Life lessons from chickens

It’s no secret I keep chickens. I find this thoroughly rewarding, as not only are they lovely primordial creatures, but with some love and care will endow a supply of tasty eggs for around the same price as supermarket eggs.

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A bird’s-eye view

Chickens are very odd creatures, and one cold morning recently I wondered what (if any) life lessons we might be able to learn from them. Given how many millennia chickens have been around humans, it is no surprise that we have many sayings involving chickens.Some of my favourites:

– “It is better to be the head of chicken than the rear end of an ox” – Japanese Proverb

– “Business is never so healthy as when, like a chicken, it must do a certain amount of scratching for what it gets” – Henry Ford

– “A hen is only an egg’s way of making another egg.” – Samuel Butler

– “The key to everything is patience. You get the chicken by hatching the egg, not by smashing it.”

– “Don’t count your chickens before they hatch”

– “Don’t put all your eggs in one basket”

There is some hilarious truth in many of these statements, in an divination or i-ching way perhaps considering chickens can help us reflect on our own decisions. After all, why did the chicken cross the road?

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Still scared

More than these amusing proverbs, chickens fear change. It takes months for them to get used to eating out of a human’s hand, and they scatter very easily (hence the playground speak for scared, “are you chicken?”). In this way, they seem to be very similar to people. A quick google of “people fear change” leads to 223 million pages.

A famous study on “Framing” by behavioural economists Daniel Kahneman and Amos Tversky suggests that our loss aversion (desire to minimise perceived change) almost always altered our choices even when the other choice was identical. David McRaney summarised the study nicely:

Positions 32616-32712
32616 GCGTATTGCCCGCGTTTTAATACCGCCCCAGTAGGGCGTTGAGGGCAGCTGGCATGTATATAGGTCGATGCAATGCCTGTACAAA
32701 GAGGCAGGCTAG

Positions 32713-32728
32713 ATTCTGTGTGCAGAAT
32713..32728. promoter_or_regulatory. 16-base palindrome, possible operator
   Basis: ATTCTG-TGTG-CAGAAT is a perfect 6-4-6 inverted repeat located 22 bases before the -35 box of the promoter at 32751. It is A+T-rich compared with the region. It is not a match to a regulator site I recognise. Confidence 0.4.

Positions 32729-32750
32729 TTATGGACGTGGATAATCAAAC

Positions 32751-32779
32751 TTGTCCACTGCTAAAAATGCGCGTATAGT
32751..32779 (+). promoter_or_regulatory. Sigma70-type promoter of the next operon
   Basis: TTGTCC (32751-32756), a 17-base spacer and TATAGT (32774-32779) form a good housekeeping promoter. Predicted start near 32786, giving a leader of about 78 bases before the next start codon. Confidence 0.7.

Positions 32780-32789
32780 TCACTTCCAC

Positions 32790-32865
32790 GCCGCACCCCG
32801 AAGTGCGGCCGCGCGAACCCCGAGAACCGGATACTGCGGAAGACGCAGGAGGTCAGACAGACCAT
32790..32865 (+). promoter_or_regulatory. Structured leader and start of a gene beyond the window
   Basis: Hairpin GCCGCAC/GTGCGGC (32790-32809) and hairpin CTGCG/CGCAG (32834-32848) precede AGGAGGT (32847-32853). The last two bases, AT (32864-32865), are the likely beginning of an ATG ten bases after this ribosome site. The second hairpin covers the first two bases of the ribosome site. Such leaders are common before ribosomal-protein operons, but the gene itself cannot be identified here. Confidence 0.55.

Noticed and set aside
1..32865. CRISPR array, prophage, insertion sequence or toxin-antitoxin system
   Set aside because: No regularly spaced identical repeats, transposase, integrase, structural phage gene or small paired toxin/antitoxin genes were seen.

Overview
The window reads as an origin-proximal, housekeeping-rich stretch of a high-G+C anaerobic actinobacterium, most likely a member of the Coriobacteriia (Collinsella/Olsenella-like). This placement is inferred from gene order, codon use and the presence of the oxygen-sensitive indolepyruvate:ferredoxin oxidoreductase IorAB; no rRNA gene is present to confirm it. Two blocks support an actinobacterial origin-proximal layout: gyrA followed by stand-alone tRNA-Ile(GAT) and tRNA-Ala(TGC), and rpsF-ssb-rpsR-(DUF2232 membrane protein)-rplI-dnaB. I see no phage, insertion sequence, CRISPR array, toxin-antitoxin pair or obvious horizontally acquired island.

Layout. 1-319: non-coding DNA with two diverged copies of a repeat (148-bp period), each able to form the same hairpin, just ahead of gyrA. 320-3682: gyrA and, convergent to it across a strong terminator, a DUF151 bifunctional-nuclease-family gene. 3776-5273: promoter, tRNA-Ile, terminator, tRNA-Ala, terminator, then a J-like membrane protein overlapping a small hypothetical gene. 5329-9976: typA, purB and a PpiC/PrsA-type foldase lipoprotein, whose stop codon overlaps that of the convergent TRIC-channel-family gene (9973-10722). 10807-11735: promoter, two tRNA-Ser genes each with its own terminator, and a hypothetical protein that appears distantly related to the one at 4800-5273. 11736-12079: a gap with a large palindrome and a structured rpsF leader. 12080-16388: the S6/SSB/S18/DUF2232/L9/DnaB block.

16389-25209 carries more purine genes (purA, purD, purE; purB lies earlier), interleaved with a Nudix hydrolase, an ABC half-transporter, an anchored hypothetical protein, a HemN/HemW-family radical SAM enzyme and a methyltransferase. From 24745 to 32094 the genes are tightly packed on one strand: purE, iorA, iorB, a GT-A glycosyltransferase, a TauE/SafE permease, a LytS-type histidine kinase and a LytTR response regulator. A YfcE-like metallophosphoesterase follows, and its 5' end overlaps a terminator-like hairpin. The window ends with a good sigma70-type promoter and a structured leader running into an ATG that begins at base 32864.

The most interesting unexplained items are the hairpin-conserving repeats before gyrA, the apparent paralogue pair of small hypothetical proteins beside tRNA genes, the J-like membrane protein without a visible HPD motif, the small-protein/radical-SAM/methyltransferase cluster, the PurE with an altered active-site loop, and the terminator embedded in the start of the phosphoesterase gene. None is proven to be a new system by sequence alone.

Imagine the apocalypse is upon you. Some terrible disease was unleashed in an attempt to cure male pattern baldness. The human population has been reduced to 600 people. Everyone is likely to die without help. As one of the last survivors you meet a scientist who believes he has found a cure, but he isn’t sure. He has two versions and can’t bear to choose between them. His scientific estimates are exact, but he leaves the choice up to you. Cure A is guaranteed to save exactly 200 people. Cure B has a 1/3 probability of saving 600, but a 2/3 probability of saving no one. The fate of hairlines and future generations is in your hands. Which do you pick? Ok, mark your answer and let’s reimagine the scenario. Same setup, everyone is going to die without a cure, but this time if you use Cure C it is certain exactly 400 people will die. Cure D has a 1/3 probability of killing no one, but a 2/3 probability killing 600. Which one?

Most people chose Cure A in the first scenario and Cure D in the second, but both situations presented are actually the same with different framing. The results showed how humans choose the option that minimises loss: the one with the least perceived change. According to lifehacker, because we’re so opposed to inciting change, logic can go right out the window.

By being aware of this bias, perhaps we can avoid the perils of “being a chicken”.

 

Pilates changed the way I run

I tried a Pilates video a few weeks ago. I know that might not be very manly, but I thought I would try something different to shake things up. I hoped it would be a bit like yoga, and help with my core strength.

It had an unexpected benefit… I discovered Lateral Breathing. This involves breathing deeply and engaging core muscles, in order to maximise oxygen exchange. I’d strongly recommend it, it feels great! There are apparently lots of benefits, and the main one I’ve noticed is to do with running. And it isn’t just in the way it feels (since I track everything I have data):

  • Over the same course…
  • My heart-rate is very similar…
  • In exchange for a 1% higher cadence…
  • And 30secs/mile faster speed.
  • This is much more than the improvement I usually see in a similar 2 weeks of training.

So yeah, try it!